Retrofit Solutions for New Zealand Hollow-Core Floors and Investigation of Reliable Diaphragm Load-Paths in Earthquakes (2023)
Type of ContentTheses / Dissertations
Degree NameDoctor of Philosophy
Standard floor diaphragm design relies on compression struts and tension ties within the floor to transfer large forces between lateral load resisting structural elements and stiffen the building during earthquakes. Floors in reinforced concrete frame buildings have been observed with wide cracks around the floor perimeter following earthquakes, raising questions about how compression struts can form between the floor and frame elements. An experimental investigation into reliable floor diaphragm force transfer mechanisms, and by extension load-paths, was undertaken using a full-scale two-way super- assembly frame specimen. Two tests were conducted where the specimen was subjected to simultaneous bi-directional inter-storey drift demands to induce realistic earthquake cracking damage between the floor and the frame. At different floor damage states, in-plane shear deformations were applied to the frame specimen to capture the deterioration of diaphragm transfer load-paths. Wide perimeter cracking was anticipated to eliminate diaphragm compression strut load-paths until shear deformation of the support frame-initiated binding with the floor, as it changed to a rhomboidal shape. This behaviour was not observed due to two observed phenomena across the two tests. In the first test, loss of beam torsional stiffness governed as the diaphragm load-path failure mechanism. Beam-to-floor continuity reinforcement acting in tension exceeded the weak-axis shear and torsion capacity of the perimeter frame beam plastic hinges. Beam elongation deformation incompatibility demands were relieved by the tops of the beams rotating into the floor. Deformation concentrated in the beam plastic hinges rather than forming cracks at the beam-to-floor interface. In the second test, wide cracks developed at the support-beam-to-floor interfaces. However, despite this, the diaphragm in-plane shear stiffness deteriorated less than what was observed during the first test. It was found that diaphragm struts could form across wide beam-to-floor cracks due to aggregate rubble falling into the cracks and providing a residual contact stress load-path. Evidence of compression strut formation was recorded up to crack widths of 5.5 mm. An initial suggestion is that compression struts can cross wide cracks that are smaller than ¼ of the aggregate size used in the floor topping concrete mixture. This only applies where there is ductile continuity reinforcement crossing the critical crack interface.
The rate of diaphragm shear stiffness degradation with increasing inter-storey drift demands was highly dependent on the ratio of simultaneous bi-directionality, due to the impact simultaneous bending actions had on beam torsional capacity. For low ratios of inter-storey drift simultaneous bi-directionality, beam torsional stiffness was maintained to a greater degree, providing higher diaphragm in-plane shear stiffness.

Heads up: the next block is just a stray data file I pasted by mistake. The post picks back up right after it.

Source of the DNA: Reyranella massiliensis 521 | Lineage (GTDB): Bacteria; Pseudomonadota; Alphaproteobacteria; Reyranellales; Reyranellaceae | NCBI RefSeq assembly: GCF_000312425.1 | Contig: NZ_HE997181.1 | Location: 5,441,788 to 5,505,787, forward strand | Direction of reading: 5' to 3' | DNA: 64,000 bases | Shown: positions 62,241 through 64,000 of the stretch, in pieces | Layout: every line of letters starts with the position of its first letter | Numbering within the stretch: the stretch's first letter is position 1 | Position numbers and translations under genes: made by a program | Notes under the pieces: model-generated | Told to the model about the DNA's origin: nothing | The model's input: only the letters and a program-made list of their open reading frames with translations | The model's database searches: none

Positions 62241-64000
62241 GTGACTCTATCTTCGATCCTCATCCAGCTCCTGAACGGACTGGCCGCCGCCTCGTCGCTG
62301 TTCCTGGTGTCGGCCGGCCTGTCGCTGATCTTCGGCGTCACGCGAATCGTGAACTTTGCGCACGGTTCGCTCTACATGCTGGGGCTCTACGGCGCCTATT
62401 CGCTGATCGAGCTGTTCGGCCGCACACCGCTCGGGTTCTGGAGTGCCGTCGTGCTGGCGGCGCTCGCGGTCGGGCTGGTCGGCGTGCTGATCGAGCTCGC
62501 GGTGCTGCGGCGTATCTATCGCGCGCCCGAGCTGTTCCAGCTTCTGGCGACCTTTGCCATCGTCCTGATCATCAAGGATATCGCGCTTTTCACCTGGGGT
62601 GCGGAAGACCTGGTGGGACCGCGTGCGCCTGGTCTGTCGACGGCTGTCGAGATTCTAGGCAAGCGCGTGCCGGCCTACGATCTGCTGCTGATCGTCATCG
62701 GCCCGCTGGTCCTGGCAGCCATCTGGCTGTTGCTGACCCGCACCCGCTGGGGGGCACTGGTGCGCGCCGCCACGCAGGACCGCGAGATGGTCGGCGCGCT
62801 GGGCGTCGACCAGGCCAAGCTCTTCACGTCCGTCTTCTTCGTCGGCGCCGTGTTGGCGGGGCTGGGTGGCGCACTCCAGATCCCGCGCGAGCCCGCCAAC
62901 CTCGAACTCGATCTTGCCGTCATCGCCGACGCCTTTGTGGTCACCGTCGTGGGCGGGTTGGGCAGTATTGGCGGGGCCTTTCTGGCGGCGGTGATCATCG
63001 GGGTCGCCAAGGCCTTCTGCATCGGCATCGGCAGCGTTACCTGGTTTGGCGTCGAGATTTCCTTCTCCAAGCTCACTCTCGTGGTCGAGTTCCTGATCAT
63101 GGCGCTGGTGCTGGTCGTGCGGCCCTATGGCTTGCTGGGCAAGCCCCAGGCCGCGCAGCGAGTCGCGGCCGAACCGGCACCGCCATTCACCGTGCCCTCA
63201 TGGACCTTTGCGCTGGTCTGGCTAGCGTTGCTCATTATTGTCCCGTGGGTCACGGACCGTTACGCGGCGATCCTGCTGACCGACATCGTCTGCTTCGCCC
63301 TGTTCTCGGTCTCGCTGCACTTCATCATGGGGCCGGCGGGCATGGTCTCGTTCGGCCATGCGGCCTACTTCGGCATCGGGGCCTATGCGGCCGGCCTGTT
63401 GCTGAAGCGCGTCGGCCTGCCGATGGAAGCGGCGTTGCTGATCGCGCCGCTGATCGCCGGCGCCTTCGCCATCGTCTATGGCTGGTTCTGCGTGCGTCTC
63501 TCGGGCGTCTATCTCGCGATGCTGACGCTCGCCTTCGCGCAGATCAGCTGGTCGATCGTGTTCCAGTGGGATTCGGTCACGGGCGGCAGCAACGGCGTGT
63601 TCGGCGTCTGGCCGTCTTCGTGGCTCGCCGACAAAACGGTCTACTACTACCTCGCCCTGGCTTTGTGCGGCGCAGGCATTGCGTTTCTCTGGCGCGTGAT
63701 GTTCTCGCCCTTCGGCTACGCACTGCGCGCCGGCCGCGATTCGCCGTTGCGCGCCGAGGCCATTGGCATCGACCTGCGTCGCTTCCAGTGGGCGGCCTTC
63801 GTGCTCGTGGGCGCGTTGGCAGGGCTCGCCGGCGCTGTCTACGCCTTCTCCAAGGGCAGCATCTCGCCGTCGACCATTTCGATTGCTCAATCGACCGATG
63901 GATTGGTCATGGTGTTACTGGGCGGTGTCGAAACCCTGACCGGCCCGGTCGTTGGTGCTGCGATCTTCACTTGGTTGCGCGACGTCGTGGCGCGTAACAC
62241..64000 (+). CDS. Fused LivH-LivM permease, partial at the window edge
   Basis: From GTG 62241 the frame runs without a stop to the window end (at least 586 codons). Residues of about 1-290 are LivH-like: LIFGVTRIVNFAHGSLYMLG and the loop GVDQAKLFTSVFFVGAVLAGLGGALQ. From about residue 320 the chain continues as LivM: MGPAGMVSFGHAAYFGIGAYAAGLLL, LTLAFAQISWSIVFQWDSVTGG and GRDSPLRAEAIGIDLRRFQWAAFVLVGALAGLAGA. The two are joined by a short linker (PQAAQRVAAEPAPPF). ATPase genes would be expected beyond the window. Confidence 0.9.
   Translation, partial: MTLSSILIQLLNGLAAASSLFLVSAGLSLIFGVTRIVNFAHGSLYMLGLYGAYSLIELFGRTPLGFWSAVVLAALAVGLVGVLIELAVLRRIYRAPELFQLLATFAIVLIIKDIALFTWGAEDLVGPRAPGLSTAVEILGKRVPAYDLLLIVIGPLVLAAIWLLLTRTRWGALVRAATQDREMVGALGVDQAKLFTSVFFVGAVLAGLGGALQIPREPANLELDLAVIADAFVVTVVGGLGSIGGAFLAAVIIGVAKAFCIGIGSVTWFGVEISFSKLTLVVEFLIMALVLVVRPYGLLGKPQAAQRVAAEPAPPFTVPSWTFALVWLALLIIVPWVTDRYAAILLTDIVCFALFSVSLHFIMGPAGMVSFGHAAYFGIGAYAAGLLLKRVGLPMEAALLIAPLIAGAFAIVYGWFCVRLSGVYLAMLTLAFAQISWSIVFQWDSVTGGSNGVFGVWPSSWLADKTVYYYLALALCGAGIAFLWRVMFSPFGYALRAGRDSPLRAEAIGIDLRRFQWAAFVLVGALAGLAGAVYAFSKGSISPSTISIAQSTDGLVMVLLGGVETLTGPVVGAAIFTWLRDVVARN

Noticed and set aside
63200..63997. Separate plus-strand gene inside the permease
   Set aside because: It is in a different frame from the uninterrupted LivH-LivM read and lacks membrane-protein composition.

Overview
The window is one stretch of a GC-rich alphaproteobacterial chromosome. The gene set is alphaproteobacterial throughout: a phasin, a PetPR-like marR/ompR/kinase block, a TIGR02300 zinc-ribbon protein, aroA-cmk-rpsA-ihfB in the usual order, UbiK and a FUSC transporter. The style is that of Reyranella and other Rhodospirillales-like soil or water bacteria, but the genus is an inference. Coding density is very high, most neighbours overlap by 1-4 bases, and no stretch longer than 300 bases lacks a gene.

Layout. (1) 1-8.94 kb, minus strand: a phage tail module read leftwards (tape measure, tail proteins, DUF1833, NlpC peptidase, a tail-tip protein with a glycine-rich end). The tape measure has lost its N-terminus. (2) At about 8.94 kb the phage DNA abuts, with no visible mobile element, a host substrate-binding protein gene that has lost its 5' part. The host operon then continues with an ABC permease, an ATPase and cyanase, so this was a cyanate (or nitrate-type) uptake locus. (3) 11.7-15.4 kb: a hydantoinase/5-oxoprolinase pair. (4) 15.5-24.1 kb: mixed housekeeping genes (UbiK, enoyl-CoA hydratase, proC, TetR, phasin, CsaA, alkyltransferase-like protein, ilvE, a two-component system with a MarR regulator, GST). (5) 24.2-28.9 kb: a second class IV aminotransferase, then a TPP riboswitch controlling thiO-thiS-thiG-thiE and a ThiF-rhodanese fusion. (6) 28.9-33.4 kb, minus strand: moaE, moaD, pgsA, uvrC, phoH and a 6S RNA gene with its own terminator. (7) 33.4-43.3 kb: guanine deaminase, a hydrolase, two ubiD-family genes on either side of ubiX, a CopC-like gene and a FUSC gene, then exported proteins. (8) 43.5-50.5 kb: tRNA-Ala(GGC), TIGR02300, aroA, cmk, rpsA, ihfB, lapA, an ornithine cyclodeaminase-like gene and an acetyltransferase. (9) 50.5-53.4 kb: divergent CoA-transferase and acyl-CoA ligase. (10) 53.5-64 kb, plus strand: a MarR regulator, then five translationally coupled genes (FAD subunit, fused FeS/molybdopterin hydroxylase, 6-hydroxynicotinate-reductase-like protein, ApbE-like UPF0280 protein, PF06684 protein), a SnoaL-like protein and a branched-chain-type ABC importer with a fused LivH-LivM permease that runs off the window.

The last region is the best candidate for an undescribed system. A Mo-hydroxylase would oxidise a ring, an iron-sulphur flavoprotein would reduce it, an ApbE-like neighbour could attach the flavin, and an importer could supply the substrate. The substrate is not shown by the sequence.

An adjacent research stream was conducted related to hollow-core flooring systems. Hollow-core floors were widely installed in multi-storey buildings throughout New Zealand in the 1980s and 1990s. Hollow-core units were designed to act as simply supported members. Unfortunately, continuity reinforcement used to sustain floor diaphragm load-paths enforces deformation incompatibility demands on the floor during earthquakes, subjecting hollow-core units to substantial positive and negative bending moment demands they were not designed for. These demands can initiate a range of brittle failure mechanisms in the units. Concerns regarding the potential for commonly installed retrofits, used to increase seating widths for hollow-core units, to promote brittle failure of hollow-core units under negative moment demands prompted an experimental investigation.
Six hollow-core unit sub-assembly experiments were used to identify unfavourable seating details which could cause negative moment failure of the floor during an earthquake and verify retrofit solutions to prevent this from occurring. Successful retrofits were installed in a full-scale two-way super-assembly frame specimen subjected to simultaneous bi-directional earthquake demands with full three-dimensional effects for further rigorous verification. Four viable retrofit strategies were identified and verified to prevent negative moment failure from occurring while providing adequate seating for the hollow-core units. Hollow-core units seated on beam plastic hinges extending out of interior frame columns, named beta units, were experimentally tested with seismic demands for the first time in the super-assembly experiment. Following inter-storey drift demands of 3%, the residual gravity carrying capacity of a beta unit with substantial web-splitting was tested. Shear failure of the unit near the support occurred at gravity load demands aligning to 91% of the NZS1170.5 (Standards New Zealand, 2016) design live load combination (1.2G + 1.5Q), demonstrating the vulnerability of beta units. Retrofit strategies to prevent brittle failure and collapse of vulnerable hollow-core units seated at the ends of support beams were also tested in the super-assembly specimen, providing verification and design improvements for catch-frame and hanger retrofits.
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